“She doesn’t keep her distance from people,” said Zhang Ying, president of a non-governmental organization that helps AIDS orphans in Anhui province. Zhang has worked on the issue repeatedly with Peng, most recently in September, and described her as down-to-earth, chatting freely with other volunteers about her own daughter, asking questions about their families. She was also a patient woman, Zhang said, entertaining orphans with songs during the difficult filming of public-service announcements.
A chef in Zhejiang province — whose restaurant Peng often frequented while Xi was that region’s party chief — recalled how long Peng waited on her first visit, arriving without a reservation. She had dressed down, making her harder to recognize.
“She didn’t know reservations were required, so there were no tables free,” he said. “One word to the waiters that she was the wife of a party secretary and she would have had a table, but she never mentioned it,” he said, speaking on the condition of anonymity because talking about top leaders’ families in China is discouraged. “Later, she also came with her parents and her daughter, but never together with her husband.”
Background stories lacking
Few articles have been written about her relationship with Xi, and the ones that have survived censors often detail them in sickly sweet Communist caricature: hardworking husband torn between duty to country and to family; his supportive, caring wife eager to be with him but knowing her country needs him more.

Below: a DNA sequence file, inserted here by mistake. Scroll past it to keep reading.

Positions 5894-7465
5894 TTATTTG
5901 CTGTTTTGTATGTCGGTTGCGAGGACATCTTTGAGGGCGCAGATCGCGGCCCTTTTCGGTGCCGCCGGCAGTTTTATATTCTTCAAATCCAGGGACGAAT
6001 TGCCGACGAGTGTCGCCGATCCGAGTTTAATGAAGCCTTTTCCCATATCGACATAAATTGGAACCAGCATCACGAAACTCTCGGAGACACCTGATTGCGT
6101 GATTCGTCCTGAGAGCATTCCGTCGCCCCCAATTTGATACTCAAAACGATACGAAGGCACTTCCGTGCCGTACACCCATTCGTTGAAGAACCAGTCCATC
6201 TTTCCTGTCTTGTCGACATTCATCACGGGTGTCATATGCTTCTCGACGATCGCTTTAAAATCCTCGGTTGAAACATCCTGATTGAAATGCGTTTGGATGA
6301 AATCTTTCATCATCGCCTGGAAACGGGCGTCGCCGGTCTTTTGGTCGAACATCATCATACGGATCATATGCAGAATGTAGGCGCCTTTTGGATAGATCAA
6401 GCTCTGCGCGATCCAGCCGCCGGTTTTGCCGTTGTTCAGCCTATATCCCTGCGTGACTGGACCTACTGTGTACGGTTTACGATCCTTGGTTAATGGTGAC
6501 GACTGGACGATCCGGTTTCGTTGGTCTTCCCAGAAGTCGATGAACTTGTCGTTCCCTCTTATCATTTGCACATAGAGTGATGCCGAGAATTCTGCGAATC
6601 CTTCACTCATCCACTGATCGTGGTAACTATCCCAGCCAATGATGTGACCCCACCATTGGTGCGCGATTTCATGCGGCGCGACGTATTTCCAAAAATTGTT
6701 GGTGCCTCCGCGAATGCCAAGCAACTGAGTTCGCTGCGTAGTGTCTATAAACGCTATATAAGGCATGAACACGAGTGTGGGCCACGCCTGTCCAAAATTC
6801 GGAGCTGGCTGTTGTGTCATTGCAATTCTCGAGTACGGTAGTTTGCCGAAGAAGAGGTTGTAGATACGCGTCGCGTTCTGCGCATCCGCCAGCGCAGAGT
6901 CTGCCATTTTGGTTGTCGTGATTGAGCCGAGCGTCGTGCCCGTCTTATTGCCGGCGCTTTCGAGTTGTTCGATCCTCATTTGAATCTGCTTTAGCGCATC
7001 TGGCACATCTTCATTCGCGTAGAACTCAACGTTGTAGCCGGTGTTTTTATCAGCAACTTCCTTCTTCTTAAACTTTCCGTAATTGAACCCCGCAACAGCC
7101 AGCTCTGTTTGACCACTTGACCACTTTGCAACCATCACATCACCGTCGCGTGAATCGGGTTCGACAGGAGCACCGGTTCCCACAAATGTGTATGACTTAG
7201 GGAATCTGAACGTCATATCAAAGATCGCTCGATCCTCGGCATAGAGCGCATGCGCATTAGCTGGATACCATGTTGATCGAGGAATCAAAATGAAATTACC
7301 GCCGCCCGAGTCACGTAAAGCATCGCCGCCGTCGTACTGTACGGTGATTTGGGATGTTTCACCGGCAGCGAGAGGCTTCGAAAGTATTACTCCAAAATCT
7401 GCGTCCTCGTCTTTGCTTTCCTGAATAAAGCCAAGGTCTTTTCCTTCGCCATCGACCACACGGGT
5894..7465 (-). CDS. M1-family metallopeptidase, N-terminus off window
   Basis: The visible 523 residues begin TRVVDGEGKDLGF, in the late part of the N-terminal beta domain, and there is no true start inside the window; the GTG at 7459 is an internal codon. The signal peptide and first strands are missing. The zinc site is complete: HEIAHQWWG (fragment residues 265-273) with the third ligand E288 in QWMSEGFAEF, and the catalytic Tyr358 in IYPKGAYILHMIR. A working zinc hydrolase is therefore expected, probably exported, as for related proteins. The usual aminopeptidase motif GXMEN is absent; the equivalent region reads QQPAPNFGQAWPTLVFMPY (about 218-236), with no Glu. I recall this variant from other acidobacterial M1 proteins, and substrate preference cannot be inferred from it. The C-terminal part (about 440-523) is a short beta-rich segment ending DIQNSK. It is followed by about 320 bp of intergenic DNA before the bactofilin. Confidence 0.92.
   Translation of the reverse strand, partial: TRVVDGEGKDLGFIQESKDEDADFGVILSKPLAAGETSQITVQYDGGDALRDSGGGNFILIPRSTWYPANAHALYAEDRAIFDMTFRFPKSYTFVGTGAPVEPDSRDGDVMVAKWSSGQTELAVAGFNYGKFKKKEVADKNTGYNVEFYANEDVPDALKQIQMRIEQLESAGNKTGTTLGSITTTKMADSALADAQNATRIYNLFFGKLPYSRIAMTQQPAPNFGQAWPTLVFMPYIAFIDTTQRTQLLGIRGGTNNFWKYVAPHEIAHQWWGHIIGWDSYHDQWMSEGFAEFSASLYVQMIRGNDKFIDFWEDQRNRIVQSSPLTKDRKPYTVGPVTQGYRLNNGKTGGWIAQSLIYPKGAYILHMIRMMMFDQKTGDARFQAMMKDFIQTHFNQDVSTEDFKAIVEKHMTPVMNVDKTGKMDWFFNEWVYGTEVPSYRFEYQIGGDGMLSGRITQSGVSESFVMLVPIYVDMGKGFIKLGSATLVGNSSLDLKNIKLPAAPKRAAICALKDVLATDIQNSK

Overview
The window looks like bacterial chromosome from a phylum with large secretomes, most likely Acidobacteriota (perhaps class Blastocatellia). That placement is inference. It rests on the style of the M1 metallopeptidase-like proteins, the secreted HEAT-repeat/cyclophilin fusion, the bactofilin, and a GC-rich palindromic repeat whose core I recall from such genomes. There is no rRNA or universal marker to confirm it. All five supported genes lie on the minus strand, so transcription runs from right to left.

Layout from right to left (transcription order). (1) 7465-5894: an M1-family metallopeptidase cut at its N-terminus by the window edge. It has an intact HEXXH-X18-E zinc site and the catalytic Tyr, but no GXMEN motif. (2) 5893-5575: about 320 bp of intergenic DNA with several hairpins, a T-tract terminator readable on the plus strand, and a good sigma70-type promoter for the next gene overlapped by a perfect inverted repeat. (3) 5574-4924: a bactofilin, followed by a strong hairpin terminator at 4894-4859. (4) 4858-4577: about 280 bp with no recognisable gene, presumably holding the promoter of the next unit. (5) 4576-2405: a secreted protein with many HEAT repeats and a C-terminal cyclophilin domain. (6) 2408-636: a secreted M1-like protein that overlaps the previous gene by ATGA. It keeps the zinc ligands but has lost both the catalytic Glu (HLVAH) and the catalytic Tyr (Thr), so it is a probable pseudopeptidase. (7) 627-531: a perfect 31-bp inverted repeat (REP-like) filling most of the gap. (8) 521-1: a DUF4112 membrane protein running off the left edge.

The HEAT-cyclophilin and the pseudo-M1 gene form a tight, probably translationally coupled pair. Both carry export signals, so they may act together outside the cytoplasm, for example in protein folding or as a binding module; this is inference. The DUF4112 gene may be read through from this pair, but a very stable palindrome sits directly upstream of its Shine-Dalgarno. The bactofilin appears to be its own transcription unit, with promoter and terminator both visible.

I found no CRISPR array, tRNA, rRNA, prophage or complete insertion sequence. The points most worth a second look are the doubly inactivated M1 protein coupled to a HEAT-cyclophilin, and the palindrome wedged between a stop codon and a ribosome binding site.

One such interview — the most in-depth so far on the topic — was posted online in 2006 by a small, local state-run media group, without the permission of central authorities, according to a media official within the party, speaking anonymously to detail internal decisions.
In that article, which has since been scrubbed from many Web sites, Peng described their first date in 1986 and how she deliberately wore ugly army trousers to see if Xi would be attracted to her personality rather than her looks.
Instead of asking her about popular songs or her earnings as a music star, she said, he veered toward the philosophical: “How many different techniques are there for singing?”
“I was moved at that time. ‘Isn’t he the one I want in my heart? He has a simple heart but is thoughtful,’ ” she said in the interview, noting that Xi also later told her, “I recognized that you were the one to be my wife less than 40 minutes after we met.”
Such media appeal and Peng’s ease at handling the spotlight after decades as a singer could give her husband a boost on trips abroad, experts say.
“It’s a terrific thing for China to have someone with that glamour, culture and prominence representing them abroad,” said Robert Kuhn, author of “How China’s Leaders Think.” “It humanizes China a little and breaks them out of that stereotype of the stiff, gray soviet suits behind a podium.”
How she will play domestically, however, is less clear.
“To be honest, I don’t know how much she’ll be able to reverse pressure of tradition and take on a more prominent first-wife role,” one former party official said. “Leaders may think the risk is too great and the benefit domestically limited. After all, our leaders aren’t elected, so it’s not like the West where a spouse is needed to boost approval ratings.”
Zhang Jie contributed to this report.